Daphne and Robert Perkins didn't attend Lyon College. Their parents didn't attend Lyon College. So what inspired them to establish an endowment to support annual awards to the outstanding freshman male calculus student and the most outstanding saxophone player in the Lyon band? Their sons.
Wesley Perkins graduated from Lyon in 2015 with a major in math and minors in physics and computer science. The former Brown Scholar is now completed his master's in math and is working on his Ph.D. in math at the University of Kansas.
Jacob Perkins, a Lyon senior and drum major of the marching band, is also a math major, with a minor in computer science. He, too, plans to enroll in graduate school following his graduation next May. And, by the way, it's no surprise that he plays the saxophone.
Both Daphne and Robert earned bachelor's and master's degrees from Arkansas State University and went on to complete second master's degrees at Texas A & M. Daphne has taught math and statistics for 15 years at Black River Technical College in Pocahontas, while Robert-who also taught for a few years-is a financial risk manager for Arkansas Blue Cross-Blue Shield. Their love of all things mathematical has been passed on to both sons and their daughter, Nikkolette, now a high school junior.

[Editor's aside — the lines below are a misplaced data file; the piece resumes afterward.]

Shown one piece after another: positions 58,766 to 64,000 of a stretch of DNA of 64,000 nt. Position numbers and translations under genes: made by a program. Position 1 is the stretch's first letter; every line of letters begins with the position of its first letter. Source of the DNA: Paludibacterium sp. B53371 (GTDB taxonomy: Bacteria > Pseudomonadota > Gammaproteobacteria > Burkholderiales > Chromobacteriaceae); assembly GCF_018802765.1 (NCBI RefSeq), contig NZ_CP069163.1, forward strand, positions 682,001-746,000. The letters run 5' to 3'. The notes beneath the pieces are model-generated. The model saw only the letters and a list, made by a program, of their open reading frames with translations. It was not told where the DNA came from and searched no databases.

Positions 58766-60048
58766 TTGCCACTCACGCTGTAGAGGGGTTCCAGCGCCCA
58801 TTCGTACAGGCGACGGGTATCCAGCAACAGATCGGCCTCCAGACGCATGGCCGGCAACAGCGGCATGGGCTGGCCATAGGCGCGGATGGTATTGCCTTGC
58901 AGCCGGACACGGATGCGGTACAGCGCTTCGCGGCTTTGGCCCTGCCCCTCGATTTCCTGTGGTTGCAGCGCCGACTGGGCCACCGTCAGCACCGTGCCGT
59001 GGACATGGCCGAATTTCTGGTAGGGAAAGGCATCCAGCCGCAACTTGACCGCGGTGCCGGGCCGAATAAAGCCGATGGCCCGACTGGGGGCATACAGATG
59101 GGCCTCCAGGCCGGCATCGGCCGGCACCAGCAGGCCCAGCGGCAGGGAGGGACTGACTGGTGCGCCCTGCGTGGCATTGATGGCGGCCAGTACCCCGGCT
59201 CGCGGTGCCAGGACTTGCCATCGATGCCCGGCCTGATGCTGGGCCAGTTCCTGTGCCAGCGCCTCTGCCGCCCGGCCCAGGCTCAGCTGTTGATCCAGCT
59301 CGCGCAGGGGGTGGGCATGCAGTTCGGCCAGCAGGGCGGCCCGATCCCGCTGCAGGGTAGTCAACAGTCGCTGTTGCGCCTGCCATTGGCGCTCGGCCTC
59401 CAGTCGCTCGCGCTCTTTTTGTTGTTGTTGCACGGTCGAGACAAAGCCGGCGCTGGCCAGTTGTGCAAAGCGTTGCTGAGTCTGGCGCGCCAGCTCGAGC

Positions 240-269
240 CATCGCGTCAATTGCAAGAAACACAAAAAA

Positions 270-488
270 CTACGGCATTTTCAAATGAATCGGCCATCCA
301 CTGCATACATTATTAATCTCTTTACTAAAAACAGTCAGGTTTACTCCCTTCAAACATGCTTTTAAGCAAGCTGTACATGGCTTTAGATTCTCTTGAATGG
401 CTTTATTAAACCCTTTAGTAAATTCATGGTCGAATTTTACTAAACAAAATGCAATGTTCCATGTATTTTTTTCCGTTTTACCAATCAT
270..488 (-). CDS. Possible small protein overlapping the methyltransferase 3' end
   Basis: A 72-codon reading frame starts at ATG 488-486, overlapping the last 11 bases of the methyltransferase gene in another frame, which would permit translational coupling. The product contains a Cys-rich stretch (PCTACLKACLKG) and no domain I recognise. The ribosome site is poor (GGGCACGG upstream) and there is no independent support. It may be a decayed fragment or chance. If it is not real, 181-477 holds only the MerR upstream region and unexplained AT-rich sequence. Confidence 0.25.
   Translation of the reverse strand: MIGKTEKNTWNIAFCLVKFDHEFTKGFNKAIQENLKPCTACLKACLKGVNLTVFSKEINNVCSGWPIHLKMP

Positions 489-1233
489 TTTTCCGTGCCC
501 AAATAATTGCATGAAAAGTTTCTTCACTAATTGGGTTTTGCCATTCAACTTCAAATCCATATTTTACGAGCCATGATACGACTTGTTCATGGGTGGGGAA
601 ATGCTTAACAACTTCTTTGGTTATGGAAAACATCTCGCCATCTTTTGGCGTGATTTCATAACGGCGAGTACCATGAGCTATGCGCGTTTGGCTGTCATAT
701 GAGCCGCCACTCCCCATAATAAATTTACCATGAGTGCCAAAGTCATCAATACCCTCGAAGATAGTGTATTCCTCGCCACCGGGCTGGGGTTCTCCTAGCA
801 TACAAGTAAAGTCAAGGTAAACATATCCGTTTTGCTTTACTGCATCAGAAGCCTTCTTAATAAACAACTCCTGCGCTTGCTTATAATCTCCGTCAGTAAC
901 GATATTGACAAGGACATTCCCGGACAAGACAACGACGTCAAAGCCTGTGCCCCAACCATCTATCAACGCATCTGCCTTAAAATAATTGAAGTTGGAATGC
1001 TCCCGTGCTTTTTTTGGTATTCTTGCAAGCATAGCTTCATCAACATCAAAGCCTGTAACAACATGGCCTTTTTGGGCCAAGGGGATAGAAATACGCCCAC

Daphne explained that from the early days of their marriage, she and Robert had considered setting up some kind of endowment. They thought about ASU, but somehow that just didn't seem to be the right choice. When they got to know Lyon through their sons' experiences and their own experiences on campus, they felt Lyon was right.
Currently, they are building up their endowment, which is not yet large enough to fund the awards. The Perkins don't want to wait, however, so they fill the gap by simply providing the annual amount for the two awards themselves. Their goal is $10,000 in their endowment, or, Robert says, perhaps a bit more.
The couple simply cannot say enough about how positive they feel about Lyon College. Robert's good opinion was first stimulated by his high school math teach, Ronnie Brogdon, an academic and athletic standout who graduated from Lyon, then Arkansas College, in 1970. Brogdon was "the best math teacher ever," according to Robert, so when Wesley was looking at colleges, his father encouraged him to look at Lyon. It turned out to be the right place for him. When it was Jacob's turn, he followed his older brother, excited by learning during a campus visit that Lyon was initiating a marching band. He told his mother to put down his deposit that very day.
In addition to the excellent education their sons have received at Lyon, the Perkins are pleased with the spiritual life Lyon offers its students. Both sons grew greatly in their relationship with God, their parents say. And they are impressed with the friendliness they have seen on campus. "Y'all know everybody here, and it makes a difference," Robert said, contrasting Lyon with the universities he attended, where classes could be enormous. Both mentioned seeing past Lyon president Donald Weatherman and various faculty and staff members helping freshmen move into the dorms, mentioning that their help made the whole experience more personal and impressed their sons and other freshmen with the sense of community at Lyon. Lyon is so friendly, Daphne noted, that she has even been hugged by a physics professor!
Nikkolette has not yet decided where she will go to college, but she too is interested in math-and creative writing. Who knows? Perhaps in another year, she will be part of the Lyon family too.